When we asked our Leadership Program alumni about building better relationships with their local communities, they told us not to underestimate the power of a cup of tea.
While there is no set formula or process, our alumni tell us that what is important is taking the time to question, listen and learn.
Starting the conversation
Building relationships is as simple and as complex as starting a conversation.
Alumni told us they found many ways to start the conversation. For some it was being visible at the school gate every afternoon to talk to parents. For others it was inviting community elders into the school for a cup of tea. Alumni told us how they ran afternoon teas for families or developed fun and innovative ways to hold community events where staff were seen in a more ‘human’ light – as ‘someone who cares about my child.’
Todd Osland told us a story about when he was the Principal at Gwandalan Public School in the Central Coast region of NSW.
“I started a conversation – we call it front gate. I do a front gate with my exec team where we each have a front gate and we say goodbye and give a high five and start to be visible in the school and start to change the conversation about what the leadership is going to do in the future. We had an older Uncle; he was the Grandad of one of the little boys in the school. He stood outside the gate for the first three months just watching. And I’d invite him every day – do you want to come in and have a cuppa. He’d just put his hand up and say ‘Na, Na’. Three months later I walked past and said ‘Gday’ and he said, ‘have you got that cup of tea’ and he just came in and had a chat and just listening –as leaders we don’t always do that all that well – just listening to what our community is saying – listen to that feedback – and feedback is a gift …. if you’re listening, you’re building that high-expectations relationship. … its deep relationships and deep understanding of what you’re about, and once I did that, he came up and he actively helped out in the school,
The conversation has to come from a place of acknowledging the complexities within the community – historically, socially, culturally and emotionally – and a desire to listen and learn. For school staff, this can sometimes mean letting go of being the knowledge holder, the one who solves everything, and accepting that the knowledge is held in the community.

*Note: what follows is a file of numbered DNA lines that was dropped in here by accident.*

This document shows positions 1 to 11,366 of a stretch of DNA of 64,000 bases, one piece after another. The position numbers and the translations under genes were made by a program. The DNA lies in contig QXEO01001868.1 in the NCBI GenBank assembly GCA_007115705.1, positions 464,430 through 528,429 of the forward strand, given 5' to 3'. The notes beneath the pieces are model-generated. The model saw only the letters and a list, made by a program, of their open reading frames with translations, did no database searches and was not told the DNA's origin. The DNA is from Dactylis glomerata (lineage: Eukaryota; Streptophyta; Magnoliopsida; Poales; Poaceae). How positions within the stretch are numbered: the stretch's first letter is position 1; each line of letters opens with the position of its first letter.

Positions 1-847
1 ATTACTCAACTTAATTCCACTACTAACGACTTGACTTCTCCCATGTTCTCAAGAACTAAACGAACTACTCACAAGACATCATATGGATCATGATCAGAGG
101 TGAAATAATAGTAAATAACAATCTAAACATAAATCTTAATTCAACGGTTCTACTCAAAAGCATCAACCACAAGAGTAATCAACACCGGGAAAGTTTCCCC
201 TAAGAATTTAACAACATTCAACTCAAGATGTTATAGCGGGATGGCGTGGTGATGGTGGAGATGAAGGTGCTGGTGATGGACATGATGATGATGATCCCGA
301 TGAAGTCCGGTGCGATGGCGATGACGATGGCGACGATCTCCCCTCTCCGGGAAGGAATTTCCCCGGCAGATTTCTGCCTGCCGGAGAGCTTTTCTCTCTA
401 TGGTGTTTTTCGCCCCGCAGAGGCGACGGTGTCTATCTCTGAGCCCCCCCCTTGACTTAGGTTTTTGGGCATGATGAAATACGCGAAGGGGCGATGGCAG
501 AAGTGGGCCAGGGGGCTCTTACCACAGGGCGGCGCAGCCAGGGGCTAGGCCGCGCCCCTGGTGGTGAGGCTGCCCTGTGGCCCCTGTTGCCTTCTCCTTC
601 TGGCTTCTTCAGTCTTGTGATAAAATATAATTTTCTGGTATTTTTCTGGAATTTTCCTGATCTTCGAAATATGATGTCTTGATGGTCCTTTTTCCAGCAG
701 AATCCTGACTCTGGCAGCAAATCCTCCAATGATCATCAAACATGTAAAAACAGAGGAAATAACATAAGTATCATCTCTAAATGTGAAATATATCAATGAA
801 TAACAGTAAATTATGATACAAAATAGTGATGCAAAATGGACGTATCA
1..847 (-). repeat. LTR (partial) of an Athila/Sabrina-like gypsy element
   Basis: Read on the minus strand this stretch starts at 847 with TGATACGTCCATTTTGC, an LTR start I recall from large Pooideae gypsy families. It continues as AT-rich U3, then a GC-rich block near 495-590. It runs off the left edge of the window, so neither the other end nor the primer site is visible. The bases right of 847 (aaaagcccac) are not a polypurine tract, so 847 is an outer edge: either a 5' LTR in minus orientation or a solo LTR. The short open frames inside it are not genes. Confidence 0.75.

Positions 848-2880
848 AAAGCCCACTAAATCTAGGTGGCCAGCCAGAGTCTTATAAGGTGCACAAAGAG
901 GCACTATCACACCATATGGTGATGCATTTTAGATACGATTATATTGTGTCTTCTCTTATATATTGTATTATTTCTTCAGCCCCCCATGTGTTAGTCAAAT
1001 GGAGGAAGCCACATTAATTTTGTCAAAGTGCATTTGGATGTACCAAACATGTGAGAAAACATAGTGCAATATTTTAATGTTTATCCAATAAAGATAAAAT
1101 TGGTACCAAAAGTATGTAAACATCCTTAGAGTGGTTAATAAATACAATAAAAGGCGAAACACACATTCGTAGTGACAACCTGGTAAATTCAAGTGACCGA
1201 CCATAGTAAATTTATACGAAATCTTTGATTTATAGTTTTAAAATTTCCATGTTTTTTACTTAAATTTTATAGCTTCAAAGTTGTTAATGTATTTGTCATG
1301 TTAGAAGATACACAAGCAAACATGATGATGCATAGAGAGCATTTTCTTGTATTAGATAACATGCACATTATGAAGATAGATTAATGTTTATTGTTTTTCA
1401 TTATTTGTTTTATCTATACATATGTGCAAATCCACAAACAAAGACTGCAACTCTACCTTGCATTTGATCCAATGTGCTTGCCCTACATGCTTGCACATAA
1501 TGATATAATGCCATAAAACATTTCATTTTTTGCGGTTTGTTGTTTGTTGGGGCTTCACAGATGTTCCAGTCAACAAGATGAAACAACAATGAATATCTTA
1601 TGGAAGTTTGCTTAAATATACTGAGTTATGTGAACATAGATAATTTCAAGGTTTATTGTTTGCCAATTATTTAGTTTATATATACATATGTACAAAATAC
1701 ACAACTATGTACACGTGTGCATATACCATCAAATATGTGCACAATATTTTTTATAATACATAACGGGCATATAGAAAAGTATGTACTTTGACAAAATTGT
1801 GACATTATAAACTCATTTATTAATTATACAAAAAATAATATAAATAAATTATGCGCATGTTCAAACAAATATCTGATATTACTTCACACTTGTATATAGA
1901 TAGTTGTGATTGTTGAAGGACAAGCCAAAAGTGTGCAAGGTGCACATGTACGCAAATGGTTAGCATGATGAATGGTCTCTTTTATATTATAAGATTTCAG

Our alumni told us how important it was for families and community members to feel they were being heard, and how this deep listening had to become a part of the school culture.
… [Aunty] started yarn ups, and everyone was very shy at first, and then someone cracked the ice and then it flowed. We wanted the good and the bad, and we got it. And it was just great to see people realise that’s what it’s all about – it’s about them having a voice. And it really changed what we wrote in the school plan.
Gary Barton told us that when he was Principal at Baryugil Public School in northern NSW, he looked at different ways to make the school more welcoming for the community.
We’d often have the elders come in at lunch time and have a cup of tea which was fantastic for me. I think the first couple of weeks I was there, I thought maybe I was spending too much time drinking tea with the older people in the community. It was only when I went along to Stronger Smarter and they said, ‘that’s what you should be doing” and I thought ahh …, because it’s working. Letting people know who you are, and why you’re there, and how can they help, and how can I help, I suppose communication is a vital part of it all.
Equal power sharing
When informal conversations become a part of the school culture, it then becomes easier to run the more formal meetings, especially when these meetings also involve deep listening and multiple voices. Alumni found positive outcomes when they ran meetings or committees with parents and community members using a Yarning circle instead of the usual speaker at the front with everyone listening. Creating this space of equal power sharing ensured greater participation and collaboration. Alumni told us that community members felt more comfortable to speak their mind and question and challenge school decisions in the Circle.
Alumni told us it was important to set the meetings up in a way that leads to honesty and genuine outcomes. This was not so much about telling families what the school was doing, but asking the questions of ‘What do you think?’ and ‘What would you like to see? ‘
The Stronger Smarter Approach describes bringing the Personal, Community and School spheres together. Rather than trying to move the community into the school space, it is looking at where the school can move to meet the community sphere as a true partnership that shares both aspirations and achievements.
A space to come together and yarn over a cup of tea.
How have you built relationships with your local community? If you have stories to share, please let us know.